Portugal estimated in 1972 that the PAIGC had between 5,000 and 6,000 effectives and another 5,000 in a reserve or militia role. The USSR provided sufficient weapons and ammunition to permit the PAIGC to sustain its protracted campaign. The Soviet Union maintained significant bilateral relations with the movements of Portuguese Africa. These groups were the most viable of the African liberation movements and are the beneficiaries of the most Soviet attention. Largely through Soviet efforts, these organizations were grouped into the Conference of Nationalist Parties of the Portuguese Colonies (CONCP). The members of CONCP were PAIGC (Portuguese Guinea), MPLA (Angola), and FRELIMO (Mozambique).

Portuguese Guinea has never had a Communist party. The Portuguese asserted, however, that the PAIGC is actually an ex­ tension of world communism and that it had made a deal with the Soviets to provide them with bases once Portugal is ousted. PAIGC leader Cabral vigorously denied being a Communist and asserted his ideological independence, claiming to be an African nationalist who sought only independence for his people. Cabral denounced NATO and said that the US, France, and West Germany especially continued to give financial and military support to Portugal through their NATO affiliation. He considered the continuation of such aid indispensable to Portugal's sustaining its African operations.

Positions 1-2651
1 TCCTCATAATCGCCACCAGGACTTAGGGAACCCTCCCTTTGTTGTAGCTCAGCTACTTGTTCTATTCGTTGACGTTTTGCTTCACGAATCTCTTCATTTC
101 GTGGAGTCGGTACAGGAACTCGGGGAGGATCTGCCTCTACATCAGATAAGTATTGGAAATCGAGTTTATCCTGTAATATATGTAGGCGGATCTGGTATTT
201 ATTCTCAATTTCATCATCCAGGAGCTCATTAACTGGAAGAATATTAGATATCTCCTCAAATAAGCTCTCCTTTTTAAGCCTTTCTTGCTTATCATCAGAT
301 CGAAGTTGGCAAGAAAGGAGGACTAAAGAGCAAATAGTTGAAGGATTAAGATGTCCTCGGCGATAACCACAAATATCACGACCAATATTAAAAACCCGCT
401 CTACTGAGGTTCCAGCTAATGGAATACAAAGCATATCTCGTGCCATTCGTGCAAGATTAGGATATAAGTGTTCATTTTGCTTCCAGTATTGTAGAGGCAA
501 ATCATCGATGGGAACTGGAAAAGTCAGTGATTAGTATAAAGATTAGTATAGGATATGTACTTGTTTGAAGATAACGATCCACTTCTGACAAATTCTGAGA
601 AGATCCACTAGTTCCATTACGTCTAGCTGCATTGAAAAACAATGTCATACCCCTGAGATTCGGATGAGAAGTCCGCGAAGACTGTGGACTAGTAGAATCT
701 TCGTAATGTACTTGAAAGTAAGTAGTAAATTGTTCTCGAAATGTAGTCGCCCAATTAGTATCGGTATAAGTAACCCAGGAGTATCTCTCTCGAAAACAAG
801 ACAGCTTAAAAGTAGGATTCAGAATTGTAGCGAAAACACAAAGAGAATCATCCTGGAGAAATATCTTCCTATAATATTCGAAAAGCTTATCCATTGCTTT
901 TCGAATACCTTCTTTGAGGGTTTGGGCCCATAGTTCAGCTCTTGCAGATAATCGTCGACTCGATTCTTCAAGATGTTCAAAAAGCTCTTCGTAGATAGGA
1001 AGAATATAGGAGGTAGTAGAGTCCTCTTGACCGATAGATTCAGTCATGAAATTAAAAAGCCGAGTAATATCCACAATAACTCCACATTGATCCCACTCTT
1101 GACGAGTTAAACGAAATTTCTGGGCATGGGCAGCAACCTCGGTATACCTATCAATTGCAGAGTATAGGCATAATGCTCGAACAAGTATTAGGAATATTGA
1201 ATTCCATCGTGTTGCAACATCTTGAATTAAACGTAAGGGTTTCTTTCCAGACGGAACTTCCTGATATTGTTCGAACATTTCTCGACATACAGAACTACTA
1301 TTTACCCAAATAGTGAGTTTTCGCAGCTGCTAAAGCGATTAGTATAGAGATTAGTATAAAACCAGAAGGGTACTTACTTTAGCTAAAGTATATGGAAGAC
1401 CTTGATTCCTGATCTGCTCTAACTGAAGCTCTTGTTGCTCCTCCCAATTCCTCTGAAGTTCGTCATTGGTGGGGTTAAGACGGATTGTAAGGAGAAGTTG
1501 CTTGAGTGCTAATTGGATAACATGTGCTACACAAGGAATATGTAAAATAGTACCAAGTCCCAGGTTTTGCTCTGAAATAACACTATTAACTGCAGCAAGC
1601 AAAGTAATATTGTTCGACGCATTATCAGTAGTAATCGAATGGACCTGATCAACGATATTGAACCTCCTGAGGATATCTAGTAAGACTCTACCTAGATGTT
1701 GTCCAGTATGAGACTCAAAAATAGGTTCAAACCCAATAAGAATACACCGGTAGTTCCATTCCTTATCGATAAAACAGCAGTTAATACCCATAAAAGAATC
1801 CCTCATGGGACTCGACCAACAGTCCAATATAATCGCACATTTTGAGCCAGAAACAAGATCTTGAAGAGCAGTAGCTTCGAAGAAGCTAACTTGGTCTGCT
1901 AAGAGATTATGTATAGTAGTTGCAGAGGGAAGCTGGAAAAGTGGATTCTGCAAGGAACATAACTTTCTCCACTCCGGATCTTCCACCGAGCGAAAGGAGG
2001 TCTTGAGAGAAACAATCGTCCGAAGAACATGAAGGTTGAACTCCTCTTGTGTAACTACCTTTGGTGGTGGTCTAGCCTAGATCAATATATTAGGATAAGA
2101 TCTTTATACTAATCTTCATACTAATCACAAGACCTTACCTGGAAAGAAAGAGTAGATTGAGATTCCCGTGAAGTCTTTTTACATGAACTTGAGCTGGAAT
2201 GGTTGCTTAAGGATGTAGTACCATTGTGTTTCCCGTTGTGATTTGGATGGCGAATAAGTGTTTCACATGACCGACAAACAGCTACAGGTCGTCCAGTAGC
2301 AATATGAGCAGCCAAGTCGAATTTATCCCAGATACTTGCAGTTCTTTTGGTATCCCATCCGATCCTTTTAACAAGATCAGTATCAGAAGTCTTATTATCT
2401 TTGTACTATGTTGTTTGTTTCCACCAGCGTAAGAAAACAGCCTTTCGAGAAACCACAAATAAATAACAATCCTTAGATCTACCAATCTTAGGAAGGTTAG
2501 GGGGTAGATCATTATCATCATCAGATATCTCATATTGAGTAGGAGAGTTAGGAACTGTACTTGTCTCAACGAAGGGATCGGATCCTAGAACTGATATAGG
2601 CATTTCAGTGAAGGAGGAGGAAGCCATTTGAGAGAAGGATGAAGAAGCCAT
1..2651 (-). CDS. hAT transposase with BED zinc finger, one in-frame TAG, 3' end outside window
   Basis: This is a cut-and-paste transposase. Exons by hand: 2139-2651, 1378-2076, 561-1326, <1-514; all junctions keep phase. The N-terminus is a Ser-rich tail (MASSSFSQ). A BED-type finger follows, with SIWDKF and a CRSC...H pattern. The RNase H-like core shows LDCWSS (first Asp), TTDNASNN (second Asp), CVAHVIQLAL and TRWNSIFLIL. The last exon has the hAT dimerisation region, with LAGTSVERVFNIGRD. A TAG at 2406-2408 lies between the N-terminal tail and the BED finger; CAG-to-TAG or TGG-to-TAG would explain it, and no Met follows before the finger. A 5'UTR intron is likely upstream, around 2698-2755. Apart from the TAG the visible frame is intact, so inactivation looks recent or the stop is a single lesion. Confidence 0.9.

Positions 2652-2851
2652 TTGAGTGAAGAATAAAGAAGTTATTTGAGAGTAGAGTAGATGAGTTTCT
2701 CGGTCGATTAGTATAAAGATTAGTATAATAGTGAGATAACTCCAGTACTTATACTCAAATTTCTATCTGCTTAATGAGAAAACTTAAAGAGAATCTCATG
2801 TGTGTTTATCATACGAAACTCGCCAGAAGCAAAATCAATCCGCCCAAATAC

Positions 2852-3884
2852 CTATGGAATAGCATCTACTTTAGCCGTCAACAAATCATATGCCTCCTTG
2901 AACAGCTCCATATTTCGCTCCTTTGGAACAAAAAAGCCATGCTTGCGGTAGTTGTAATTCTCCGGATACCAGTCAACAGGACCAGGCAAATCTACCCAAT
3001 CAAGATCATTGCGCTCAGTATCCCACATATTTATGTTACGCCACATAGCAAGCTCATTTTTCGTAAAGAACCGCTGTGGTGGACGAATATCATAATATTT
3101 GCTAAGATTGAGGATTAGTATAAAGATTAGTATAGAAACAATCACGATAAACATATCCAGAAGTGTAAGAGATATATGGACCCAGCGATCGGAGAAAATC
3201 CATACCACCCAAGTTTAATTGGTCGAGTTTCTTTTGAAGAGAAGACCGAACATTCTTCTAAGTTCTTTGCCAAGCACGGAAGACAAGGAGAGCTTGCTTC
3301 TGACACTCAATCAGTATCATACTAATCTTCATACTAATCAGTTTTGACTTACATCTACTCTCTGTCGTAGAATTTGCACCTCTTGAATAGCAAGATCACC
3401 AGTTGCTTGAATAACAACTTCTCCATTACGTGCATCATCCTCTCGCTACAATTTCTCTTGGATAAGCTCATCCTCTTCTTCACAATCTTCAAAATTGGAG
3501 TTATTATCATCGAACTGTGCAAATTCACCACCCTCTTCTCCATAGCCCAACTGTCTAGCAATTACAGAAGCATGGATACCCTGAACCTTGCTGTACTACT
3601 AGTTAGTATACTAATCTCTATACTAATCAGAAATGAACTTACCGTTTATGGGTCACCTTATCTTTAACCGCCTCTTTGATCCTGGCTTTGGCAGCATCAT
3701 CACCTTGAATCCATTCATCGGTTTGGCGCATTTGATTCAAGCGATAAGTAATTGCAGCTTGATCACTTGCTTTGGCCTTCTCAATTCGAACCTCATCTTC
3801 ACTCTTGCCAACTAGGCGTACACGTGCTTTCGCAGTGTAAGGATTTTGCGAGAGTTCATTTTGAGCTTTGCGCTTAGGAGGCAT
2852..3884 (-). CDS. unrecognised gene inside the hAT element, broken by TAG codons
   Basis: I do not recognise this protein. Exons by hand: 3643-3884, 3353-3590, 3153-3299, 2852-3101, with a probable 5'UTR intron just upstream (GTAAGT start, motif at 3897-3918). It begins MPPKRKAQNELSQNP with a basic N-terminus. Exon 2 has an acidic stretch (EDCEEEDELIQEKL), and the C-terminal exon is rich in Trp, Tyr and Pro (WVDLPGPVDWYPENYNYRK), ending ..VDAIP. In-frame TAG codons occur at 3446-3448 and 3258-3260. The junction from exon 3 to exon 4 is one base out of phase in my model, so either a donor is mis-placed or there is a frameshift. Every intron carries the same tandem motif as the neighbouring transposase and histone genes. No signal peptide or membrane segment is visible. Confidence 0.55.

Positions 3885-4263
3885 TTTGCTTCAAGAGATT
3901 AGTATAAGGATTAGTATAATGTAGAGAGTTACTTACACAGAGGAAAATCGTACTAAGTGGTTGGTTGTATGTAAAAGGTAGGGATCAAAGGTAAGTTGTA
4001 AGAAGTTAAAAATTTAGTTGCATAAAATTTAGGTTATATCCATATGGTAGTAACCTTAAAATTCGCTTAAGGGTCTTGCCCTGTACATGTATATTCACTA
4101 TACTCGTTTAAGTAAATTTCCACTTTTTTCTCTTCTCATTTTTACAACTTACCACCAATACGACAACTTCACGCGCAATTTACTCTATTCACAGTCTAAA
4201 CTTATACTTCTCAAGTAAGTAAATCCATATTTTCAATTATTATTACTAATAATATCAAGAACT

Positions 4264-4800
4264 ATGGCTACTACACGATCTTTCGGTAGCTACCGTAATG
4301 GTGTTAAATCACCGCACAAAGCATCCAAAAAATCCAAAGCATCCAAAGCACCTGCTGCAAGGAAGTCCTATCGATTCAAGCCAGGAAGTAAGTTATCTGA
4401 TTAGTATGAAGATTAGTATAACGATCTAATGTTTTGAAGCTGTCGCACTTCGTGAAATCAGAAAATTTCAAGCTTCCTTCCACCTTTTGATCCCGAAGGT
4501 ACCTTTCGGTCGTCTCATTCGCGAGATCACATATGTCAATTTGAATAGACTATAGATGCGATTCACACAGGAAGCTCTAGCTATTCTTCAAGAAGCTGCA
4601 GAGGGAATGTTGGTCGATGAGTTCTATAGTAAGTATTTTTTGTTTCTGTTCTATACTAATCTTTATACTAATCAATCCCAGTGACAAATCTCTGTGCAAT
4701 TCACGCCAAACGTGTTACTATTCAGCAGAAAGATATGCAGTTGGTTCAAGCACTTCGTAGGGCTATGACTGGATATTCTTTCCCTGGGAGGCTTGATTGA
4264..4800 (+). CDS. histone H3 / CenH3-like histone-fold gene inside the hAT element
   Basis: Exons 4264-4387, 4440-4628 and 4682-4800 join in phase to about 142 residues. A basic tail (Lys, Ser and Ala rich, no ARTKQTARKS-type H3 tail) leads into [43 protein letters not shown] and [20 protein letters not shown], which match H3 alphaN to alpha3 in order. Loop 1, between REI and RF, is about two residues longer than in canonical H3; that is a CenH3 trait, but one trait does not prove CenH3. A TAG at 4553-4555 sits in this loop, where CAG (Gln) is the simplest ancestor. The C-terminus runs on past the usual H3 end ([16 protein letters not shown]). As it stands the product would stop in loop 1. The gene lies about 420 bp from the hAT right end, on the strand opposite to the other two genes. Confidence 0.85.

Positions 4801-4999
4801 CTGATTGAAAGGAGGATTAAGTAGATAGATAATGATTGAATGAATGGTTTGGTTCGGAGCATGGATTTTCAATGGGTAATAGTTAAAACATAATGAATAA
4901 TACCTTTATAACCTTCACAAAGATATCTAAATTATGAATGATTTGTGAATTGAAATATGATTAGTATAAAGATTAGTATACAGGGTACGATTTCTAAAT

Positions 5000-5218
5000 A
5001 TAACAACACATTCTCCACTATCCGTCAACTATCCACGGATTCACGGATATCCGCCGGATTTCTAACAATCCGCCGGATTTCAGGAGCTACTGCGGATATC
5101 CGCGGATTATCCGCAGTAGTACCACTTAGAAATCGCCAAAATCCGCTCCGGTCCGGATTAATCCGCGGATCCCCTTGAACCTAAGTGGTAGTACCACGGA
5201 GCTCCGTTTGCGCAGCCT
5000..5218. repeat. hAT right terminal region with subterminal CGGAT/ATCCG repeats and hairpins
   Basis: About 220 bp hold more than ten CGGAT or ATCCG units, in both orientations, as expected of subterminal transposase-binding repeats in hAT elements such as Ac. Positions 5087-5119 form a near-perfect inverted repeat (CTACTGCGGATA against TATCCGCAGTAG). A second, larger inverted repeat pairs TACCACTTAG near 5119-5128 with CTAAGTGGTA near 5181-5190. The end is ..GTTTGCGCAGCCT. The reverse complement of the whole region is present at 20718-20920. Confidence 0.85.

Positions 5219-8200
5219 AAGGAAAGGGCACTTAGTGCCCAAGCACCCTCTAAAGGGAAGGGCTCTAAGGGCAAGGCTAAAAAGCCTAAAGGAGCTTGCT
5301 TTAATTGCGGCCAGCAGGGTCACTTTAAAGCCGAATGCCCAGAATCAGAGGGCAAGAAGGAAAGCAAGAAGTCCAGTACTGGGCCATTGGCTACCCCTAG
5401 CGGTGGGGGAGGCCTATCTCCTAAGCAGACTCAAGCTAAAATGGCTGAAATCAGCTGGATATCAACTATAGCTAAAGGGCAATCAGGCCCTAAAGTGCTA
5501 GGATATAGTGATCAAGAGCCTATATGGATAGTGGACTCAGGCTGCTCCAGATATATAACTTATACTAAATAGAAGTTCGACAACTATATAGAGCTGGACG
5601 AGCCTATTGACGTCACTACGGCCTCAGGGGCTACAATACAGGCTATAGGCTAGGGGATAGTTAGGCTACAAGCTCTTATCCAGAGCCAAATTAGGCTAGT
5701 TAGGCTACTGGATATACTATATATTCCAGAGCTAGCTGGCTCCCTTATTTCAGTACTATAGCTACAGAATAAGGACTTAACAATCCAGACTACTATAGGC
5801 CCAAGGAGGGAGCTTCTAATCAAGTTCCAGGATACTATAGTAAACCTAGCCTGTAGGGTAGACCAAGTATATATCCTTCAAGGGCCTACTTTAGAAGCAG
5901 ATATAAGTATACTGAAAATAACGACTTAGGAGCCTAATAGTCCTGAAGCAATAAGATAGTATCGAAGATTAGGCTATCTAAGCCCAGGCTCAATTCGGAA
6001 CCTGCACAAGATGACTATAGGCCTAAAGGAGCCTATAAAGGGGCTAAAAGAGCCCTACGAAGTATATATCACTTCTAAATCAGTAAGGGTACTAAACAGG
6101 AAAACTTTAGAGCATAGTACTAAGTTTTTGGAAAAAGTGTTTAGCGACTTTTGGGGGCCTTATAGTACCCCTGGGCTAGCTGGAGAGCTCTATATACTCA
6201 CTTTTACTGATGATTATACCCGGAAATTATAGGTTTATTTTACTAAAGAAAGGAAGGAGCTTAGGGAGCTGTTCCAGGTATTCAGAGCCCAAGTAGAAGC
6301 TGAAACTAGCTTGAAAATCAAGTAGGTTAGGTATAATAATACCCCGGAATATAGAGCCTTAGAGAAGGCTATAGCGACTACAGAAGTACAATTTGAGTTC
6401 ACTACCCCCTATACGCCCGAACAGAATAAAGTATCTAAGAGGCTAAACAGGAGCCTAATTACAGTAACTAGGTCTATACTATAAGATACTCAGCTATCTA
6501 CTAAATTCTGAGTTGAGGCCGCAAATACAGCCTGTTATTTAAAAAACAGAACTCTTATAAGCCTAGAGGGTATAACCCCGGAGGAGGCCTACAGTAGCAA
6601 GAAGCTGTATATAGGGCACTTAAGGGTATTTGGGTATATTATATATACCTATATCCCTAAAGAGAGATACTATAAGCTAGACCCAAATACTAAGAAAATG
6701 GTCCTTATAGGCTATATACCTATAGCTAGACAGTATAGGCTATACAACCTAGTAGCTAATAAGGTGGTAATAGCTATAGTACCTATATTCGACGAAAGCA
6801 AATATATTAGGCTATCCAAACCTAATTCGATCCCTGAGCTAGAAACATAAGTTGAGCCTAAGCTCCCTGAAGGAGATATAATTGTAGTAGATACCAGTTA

Amílcar Cabral (12 September 1924 - 20 January 1973) was a politician of Guinea-Bissau and Cape Verde. Born in Portuguese Guinea, he moved to Cape Verde as a child, where he completed his high school course in 1943. In 1945, a scholarship allowed him to enter the Higher Institute of Agronomy in Lisbon, where he graduated in 1950, having worked for two years at the Agronomic Station of Santarém.

Hired by the Ministry of the Overseas as Deputy of the Agricultural and Forest Services of Guiné, he returned to Bissau in 1952. In this capacity he ran a large part of the country, gaining a thorough knowledge of the social reality. Nevertheless, his political activities, begun already in Portugal, reserved to him the dislike of governor Melo e Alvim, who forced to him to go to Angola.